How to Create the Perfect WFH Environment
Here are four steps to creating the perfect WFH environment. Because a good office requires more than power outlets and stable wifi connection.
December 14, 2020
5 min read
Ten months after the United States’ initial Coronavirus shutdowns and we are still holed up inside, working out of makeshift home offices. Major tech companies have even allowed employees to continue telecommuting through Summer 2021. Clearly, work from home is here to stay. But it doesn’t have to be torture. Take the time to invest in yourself and your space, and make your home office comfortable and enjoyable.
Here are four steps to create the perfect WFH environment. Because a good office requires more than power outlets and stable wifi connection.
1. DESIGNATE A WORKSPACE
No more zoom meetings from the kitchen counter. Try to create definitive boundaries between work and home by setting up a designated office workspace. The goal is to establish a routine where you can “go to the office” in the morning and “come home” in the evening. Even if the “office” is only a few feet away.
This doesn’t have to be a whole separate room. And if you have small children, you may need to place your workspace within range of their distance learning. But whichever corner of the house or apartment you choose, make sure there’s plenty of light. And be sure to add lamps or other light sources if needed.
Now that video conferencing is the new norm, you might also want to consider which wall would make a good zoom background. Or maybe you choose to invest in a green screen to make those virtual backgrounds really pop (and to easily hide any disorganization behind you).
2. REDUCE CLUTTER
Speaking of messes. We recommend reducing clutter to avoid too many distracting sight lines. If your desk is operating as both a WFH office and a personal workspace, try to keep work documents separate from personal documents. Keeping business and personal files separate also helps you “log in” and “log out” of work. During work hours you’re not distracted by personal bills, and after work, all the business documents remain out of sight and out of mind.
This might mean getting a good desk organizer or mini filing cabinet. And don’t forget the “junk drawer.” Try to allocate at least one drawer or shelf specifically for junk (e.g. all the clutter and random knick-knacks that magically find their way onto every desk). This way things stay neat and organized with minimal effort on your part.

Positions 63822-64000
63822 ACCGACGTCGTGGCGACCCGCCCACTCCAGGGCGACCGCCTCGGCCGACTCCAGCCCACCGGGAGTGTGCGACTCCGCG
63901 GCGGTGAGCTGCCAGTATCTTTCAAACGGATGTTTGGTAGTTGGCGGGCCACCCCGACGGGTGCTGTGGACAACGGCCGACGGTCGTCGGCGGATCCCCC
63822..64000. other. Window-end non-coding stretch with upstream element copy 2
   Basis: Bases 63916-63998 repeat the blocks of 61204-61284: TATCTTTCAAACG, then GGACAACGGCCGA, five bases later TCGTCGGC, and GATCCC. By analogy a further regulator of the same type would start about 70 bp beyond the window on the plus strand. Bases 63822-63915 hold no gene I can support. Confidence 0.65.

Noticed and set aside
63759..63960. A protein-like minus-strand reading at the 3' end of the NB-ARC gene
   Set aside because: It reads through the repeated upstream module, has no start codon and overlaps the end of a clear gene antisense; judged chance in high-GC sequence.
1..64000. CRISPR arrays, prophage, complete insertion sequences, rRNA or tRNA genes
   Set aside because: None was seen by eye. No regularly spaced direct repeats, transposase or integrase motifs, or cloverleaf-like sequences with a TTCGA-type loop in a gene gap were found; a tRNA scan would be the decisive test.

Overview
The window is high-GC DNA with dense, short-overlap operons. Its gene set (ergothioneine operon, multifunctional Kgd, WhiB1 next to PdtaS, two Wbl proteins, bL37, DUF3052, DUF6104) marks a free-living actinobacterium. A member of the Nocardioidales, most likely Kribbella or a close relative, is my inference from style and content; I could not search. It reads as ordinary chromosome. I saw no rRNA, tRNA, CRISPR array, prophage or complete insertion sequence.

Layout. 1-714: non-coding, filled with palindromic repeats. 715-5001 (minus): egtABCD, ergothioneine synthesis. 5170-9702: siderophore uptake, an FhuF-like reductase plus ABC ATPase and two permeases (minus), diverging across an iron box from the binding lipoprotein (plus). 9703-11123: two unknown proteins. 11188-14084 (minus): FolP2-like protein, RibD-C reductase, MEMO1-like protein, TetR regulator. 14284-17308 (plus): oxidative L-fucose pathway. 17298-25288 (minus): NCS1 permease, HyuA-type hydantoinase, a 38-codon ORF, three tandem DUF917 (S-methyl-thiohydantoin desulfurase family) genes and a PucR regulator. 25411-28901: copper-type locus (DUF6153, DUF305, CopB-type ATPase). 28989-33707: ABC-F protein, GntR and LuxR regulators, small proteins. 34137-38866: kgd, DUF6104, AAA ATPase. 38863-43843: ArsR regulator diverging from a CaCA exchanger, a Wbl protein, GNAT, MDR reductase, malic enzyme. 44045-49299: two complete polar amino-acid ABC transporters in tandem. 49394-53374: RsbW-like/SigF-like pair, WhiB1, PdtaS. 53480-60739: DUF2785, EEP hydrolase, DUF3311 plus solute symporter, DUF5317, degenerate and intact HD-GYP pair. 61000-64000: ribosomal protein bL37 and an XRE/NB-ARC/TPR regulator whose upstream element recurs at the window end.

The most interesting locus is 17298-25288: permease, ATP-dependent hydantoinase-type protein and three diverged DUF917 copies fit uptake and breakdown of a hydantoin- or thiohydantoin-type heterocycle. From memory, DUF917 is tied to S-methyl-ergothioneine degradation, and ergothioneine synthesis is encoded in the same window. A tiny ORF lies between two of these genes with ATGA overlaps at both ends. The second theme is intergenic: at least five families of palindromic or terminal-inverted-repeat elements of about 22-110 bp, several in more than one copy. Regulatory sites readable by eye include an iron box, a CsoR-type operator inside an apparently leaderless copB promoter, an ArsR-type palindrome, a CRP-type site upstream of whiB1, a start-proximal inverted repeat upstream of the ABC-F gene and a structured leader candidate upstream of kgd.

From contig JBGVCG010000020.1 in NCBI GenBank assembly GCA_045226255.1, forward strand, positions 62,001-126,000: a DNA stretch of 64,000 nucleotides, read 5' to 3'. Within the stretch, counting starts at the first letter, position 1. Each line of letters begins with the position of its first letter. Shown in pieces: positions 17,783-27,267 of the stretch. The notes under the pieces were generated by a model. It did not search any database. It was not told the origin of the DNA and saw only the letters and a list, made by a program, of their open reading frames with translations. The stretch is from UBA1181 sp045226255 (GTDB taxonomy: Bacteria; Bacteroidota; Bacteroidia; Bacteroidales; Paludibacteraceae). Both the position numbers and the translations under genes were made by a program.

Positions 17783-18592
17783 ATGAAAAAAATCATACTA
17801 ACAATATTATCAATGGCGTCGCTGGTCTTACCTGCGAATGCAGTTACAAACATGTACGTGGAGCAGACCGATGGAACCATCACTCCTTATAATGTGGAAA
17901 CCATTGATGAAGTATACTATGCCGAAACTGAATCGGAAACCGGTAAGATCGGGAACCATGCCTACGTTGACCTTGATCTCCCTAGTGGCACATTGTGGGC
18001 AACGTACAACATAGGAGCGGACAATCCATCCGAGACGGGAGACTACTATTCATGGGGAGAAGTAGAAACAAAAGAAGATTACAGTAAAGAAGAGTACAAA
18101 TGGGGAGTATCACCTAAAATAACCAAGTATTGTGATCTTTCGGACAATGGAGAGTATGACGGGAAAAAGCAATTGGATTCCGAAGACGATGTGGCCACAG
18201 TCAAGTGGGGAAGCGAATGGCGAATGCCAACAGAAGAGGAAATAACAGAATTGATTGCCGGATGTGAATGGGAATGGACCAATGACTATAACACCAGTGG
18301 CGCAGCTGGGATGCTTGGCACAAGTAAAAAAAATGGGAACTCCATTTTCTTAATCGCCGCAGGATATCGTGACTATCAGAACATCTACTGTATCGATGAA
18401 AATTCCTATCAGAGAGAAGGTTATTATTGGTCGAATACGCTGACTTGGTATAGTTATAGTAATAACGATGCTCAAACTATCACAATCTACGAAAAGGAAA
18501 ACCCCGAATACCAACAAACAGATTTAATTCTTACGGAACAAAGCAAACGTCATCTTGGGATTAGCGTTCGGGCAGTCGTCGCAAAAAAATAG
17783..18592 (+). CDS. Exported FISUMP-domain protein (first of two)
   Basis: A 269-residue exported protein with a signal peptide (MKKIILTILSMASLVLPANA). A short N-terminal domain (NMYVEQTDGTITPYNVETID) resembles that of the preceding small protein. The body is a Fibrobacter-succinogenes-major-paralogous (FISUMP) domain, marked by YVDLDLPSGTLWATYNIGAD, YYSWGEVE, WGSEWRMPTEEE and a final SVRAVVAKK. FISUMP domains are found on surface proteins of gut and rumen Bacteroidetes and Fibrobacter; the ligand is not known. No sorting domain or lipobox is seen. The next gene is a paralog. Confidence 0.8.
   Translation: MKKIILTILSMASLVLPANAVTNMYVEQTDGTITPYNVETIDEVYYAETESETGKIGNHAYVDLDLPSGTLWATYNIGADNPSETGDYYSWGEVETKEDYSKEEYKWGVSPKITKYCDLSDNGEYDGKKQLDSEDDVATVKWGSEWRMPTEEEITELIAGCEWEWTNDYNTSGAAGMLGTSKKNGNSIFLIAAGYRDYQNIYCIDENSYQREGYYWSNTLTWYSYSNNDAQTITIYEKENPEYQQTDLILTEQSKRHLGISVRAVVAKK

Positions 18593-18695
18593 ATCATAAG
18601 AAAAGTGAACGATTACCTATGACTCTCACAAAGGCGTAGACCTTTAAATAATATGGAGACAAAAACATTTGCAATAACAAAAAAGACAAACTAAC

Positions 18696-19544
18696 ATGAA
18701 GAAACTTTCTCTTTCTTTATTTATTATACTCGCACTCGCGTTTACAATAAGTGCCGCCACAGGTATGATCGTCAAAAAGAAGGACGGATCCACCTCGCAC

3. GET COMFORTABLE
If the WFH life really is here for the long haul, then we might as well get comfortable. And no, I don’t mean work from a bed or sofa. The good news: unlike working at a company office, you now have total control of the thermostat.
More good news: you can choose exactly which office chair and desk to use. We’ve done a whole blog post on the basics of good office ergonomics, but now’s your chance to invest in the materials, finishes, and colors that make your work environment comfortable for you. Think beyond a piece’s necessary dimensions. Choose a smoked walnut finish for warmth, or look for extra built-in storage to further reduce clutter. Maybe our fire-engine red color option inspires your creativity and drive. Or maybe you opt for more calming hues.
The point is to make your work from home space--whether that be a corner in the living room or a designated office--somewhere you can comfortably work for hours at a time. Light a scented candle and go crazy with throw pillows if you want.
A functional WFH environment can always be aesthetically pleasing, too. And the perfect office for one person may be drastically different from another. Our advice is to personalize your workspace to suit you and your work routine. As Marie Kondo would say, find what sparks joy.
Decorate with plants and faerie lights. Keep a mug of hot coffee or tea (or cider) close. Turn on your aromatherapy diffuser. Display framed photographs of your family (or beloved pet). Place your bluetooth speaker nearby for some Dolly Parton Christmas tunes--whatever makes working during a pandemic even just a little less stressful.
And I hope that a year or two from now, when we all return to a semblance of normal pre-pandemic life, we can bring these actions into regular offices, transforming even our “Work-From-Company” workspaces into enjoyable environments.